Two weeks ago I blogged (here) about boldness in sharing the Christian faith. Here is part 2:
What do you do once you’ve finally plucked up the courage and spoken? What if it doesn’t go well? What if it surpasses your expectations?
God answered my blog post the other week, (and its accompanying prayers) by giving me several opportunities to speak to people about my faith. It was a mixture of excitement, good conversation, robust debate, daunting moments, and whispered prayers!
And it got me thinking even more about this issue.
I realised more than ever that it’s scary telling people the gospel! It takes a lot of courage. It takes the willingness to speak in faith and then leave the rest to God.
It requires being well thought through, and prepared to answer questions, engaging with people’s real life responses honestly.
It might mean:
Risking the shame of being thought stupid, out of touch, or intolerant.
Feelings of inadequacy or shame.
The chance of salvation, and the good news of Jesus being grasped and accepted by another person!
I have to be honest that this time around I felt shame. I felt so stupid and weak in my presentation of the gospel, their arguments seemed so logical and firm. Sharing something precious makes you vulnerable when it’s despised. I left feeling certain of my convictions, but foolish in their eyes.
Yet the very next day I read the following exchange in Pilgrims Progress, (a brilliant book you’ve probably heard of that allegorises the Christian life.) It dealt with the very feelings I’d been struggling with and gave me Biblical reminders to strengthen me too:
[Part of a conversation between characters ‘Christian’ and ‘Faithful’, after the latter has a troubling encounter with a traveller called ‘Shame’.]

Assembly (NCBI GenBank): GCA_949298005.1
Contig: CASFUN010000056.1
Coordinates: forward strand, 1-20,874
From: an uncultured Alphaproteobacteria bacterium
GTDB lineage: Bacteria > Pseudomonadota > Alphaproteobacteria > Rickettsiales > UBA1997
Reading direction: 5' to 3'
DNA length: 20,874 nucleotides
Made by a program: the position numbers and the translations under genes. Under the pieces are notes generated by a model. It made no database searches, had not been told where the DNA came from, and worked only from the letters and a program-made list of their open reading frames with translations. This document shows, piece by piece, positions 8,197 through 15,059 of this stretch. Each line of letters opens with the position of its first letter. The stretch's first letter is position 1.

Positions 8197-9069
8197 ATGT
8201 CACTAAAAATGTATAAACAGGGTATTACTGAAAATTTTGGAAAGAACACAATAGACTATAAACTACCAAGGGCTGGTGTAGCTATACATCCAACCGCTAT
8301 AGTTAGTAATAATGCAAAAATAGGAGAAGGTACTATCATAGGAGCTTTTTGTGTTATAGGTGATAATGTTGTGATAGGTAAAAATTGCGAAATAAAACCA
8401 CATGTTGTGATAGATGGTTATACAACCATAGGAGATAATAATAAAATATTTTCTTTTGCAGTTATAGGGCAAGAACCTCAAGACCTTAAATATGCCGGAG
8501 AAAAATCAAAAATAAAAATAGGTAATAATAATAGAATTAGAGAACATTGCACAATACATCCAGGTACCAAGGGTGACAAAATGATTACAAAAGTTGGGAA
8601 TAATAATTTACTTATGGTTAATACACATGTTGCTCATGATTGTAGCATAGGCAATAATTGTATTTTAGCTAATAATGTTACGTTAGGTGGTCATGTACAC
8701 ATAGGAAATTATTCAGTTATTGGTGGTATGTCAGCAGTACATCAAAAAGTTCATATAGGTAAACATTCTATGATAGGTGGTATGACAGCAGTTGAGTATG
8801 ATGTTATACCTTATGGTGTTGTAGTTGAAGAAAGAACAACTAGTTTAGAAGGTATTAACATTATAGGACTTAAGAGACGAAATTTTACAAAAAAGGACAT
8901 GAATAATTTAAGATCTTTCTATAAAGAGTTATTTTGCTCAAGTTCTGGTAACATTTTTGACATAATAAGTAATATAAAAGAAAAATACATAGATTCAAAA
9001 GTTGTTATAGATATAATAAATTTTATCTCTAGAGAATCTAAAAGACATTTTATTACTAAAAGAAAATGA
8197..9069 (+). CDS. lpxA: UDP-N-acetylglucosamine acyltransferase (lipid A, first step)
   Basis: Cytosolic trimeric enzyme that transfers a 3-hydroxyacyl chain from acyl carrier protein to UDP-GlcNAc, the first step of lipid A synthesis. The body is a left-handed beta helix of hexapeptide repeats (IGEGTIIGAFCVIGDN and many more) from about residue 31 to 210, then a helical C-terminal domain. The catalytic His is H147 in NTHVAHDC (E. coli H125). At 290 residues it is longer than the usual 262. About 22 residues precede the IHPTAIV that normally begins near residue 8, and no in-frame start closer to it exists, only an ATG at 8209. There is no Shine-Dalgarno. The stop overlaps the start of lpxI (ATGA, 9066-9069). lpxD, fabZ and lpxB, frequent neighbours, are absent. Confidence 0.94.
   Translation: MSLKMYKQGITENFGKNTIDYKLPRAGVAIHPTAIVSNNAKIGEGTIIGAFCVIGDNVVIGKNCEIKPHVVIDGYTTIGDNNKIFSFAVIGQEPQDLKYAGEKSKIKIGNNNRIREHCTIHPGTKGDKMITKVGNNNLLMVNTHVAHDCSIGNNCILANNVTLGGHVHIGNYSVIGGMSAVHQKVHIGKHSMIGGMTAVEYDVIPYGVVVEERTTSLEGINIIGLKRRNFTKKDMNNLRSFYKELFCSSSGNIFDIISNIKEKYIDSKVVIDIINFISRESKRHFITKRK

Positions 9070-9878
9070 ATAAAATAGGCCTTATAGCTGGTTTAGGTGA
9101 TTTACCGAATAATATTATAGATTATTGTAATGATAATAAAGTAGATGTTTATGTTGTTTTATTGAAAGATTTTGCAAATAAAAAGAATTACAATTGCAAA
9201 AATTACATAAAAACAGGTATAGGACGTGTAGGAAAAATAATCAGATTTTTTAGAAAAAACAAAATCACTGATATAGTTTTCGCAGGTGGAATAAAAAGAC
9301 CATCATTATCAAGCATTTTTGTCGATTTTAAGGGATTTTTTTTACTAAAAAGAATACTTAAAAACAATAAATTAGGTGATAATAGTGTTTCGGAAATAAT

Faithful: “I did not know what to say at first. He pressed me so much that I became red in the face from embarrassment. This Shame tried to make me feel shame and attempted to beat me up with
it. But, at last, I began to consider, that ‘that which is highly esteemed among men is an abomination in the sight of God’ (Luke 16: 15). ‘And I thought again about the fact that this Shame tells me what men are, but tells me nothing about God or His Word.
I also thought that on the last day, we will not be doomed to death or life according to the wicked spirits in the world, but according to the wisdom and law of the Highest. Therefore, I thought, what God says is best, is best indeed, even though all the men in the world are against it.
…seeing that those who make themselves fools for the kingdom of heaven are the wisest; and that the poor man who loves Christ is richer than the greatest man in the world that hates him – Shame, depart! You are an enemy to my salvation! – Shall I entertain you against the wishes of my sovereign Lord? How, then, can I look Him in the face when He comes again? If I am now ashamed of His ways and His servants, how can I expect His blessing? (Mark 8:38).’
Indeed, this Shame was a bold villain – I could hardly get rid of him! He haunted me and continually whispered in my ear about the failings of religion. But, at last, I told him it was useless to attempt anything further, for the things that he despised, I saw in them the most glory.